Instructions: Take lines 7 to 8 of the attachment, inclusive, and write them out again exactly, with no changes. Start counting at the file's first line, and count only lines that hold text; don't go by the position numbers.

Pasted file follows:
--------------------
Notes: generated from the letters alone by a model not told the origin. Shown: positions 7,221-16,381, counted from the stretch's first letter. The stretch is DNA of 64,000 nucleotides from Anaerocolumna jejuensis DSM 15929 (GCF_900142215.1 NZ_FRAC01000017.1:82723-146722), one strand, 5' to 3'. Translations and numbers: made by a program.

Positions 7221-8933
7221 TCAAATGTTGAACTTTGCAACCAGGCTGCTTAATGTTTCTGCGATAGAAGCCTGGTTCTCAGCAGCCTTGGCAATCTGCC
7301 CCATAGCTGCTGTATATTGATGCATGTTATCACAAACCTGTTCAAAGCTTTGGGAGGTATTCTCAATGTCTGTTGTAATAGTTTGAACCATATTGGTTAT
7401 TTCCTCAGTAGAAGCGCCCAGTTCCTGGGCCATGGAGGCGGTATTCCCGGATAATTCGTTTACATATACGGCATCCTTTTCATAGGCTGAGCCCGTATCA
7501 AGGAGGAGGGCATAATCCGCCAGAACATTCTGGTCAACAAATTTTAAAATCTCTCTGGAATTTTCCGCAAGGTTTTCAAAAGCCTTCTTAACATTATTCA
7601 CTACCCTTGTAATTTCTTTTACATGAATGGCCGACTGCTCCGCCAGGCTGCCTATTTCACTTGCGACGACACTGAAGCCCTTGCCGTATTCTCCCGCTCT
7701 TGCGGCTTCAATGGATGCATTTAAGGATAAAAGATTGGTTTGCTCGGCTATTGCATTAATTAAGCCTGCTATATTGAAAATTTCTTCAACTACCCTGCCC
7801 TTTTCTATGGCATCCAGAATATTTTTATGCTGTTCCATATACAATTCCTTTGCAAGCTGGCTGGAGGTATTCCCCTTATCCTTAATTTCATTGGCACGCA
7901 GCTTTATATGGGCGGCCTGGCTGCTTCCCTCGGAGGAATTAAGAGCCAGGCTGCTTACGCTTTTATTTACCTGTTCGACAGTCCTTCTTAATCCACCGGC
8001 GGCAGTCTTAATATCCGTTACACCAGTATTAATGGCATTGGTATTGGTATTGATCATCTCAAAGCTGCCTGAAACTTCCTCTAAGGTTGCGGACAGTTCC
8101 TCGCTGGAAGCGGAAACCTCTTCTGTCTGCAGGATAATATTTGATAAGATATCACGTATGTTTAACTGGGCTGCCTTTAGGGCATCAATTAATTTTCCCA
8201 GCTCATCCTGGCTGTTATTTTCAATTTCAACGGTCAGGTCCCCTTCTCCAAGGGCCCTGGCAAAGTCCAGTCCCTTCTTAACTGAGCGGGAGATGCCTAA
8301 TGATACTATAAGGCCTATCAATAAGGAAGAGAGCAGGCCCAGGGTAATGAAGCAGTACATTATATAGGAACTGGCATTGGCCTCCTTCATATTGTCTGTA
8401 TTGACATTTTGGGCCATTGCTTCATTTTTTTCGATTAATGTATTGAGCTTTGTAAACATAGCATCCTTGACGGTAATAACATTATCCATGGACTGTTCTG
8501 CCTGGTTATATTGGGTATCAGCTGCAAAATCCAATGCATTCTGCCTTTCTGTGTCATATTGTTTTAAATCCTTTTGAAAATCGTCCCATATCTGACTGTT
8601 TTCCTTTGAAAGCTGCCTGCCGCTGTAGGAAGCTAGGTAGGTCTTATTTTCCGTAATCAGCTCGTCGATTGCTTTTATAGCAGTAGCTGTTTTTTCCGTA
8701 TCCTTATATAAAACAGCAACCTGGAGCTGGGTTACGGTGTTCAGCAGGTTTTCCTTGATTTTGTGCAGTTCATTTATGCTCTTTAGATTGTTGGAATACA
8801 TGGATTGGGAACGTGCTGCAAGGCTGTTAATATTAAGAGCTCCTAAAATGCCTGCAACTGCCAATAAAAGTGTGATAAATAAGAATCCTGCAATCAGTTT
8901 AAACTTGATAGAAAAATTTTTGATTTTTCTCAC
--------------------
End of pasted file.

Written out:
7601 CTACCCTTGTAATTTCTTTTACATGAATGGCCGACTGCTCCGCCAGGCTGCCTATTTCACTTGCGACGACACTGAAGCCCTTGCCGTATTCTCCCGCTCT
7701 TGCGGCTTCAATGGATGCATTTAAGGATAAAAGATTGGTTTGCTCGGCTATTGCATTAATTAAGCCTGCTATATTGAAAATTTCTTCAACTACCCTGCCC